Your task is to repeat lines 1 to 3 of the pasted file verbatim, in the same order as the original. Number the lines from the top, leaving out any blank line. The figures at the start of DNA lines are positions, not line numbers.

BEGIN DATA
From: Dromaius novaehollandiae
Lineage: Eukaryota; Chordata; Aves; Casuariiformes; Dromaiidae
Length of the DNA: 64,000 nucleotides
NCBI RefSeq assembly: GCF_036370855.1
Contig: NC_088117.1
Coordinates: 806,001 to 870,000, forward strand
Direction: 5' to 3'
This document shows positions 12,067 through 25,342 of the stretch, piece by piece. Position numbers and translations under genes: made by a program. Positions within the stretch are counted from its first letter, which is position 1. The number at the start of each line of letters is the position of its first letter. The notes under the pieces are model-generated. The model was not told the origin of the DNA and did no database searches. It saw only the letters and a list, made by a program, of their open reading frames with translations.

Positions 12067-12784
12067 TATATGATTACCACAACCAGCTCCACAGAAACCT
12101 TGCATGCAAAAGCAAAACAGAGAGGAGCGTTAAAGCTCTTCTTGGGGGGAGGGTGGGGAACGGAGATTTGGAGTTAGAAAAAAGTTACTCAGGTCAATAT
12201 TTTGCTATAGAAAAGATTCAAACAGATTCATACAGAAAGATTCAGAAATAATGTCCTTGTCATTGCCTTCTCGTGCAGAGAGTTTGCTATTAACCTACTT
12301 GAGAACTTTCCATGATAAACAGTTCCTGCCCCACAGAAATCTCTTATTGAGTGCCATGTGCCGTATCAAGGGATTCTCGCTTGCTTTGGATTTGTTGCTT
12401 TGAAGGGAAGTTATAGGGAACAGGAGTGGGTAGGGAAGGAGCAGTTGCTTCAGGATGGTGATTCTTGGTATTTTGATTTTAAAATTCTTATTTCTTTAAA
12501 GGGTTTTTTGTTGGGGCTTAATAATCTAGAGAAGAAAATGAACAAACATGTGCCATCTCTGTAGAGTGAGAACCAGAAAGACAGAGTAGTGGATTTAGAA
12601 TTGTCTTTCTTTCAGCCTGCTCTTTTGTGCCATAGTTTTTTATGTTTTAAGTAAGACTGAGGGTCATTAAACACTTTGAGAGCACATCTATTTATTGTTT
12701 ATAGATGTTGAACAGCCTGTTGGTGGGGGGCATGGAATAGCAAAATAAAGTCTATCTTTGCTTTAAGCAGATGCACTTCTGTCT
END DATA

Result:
From: Dromaius novaehollandiae
Lineage: Eukaryota; Chordata; Aves; Casuariiformes; Dromaiidae
Length of the DNA: 64,000 nucleotides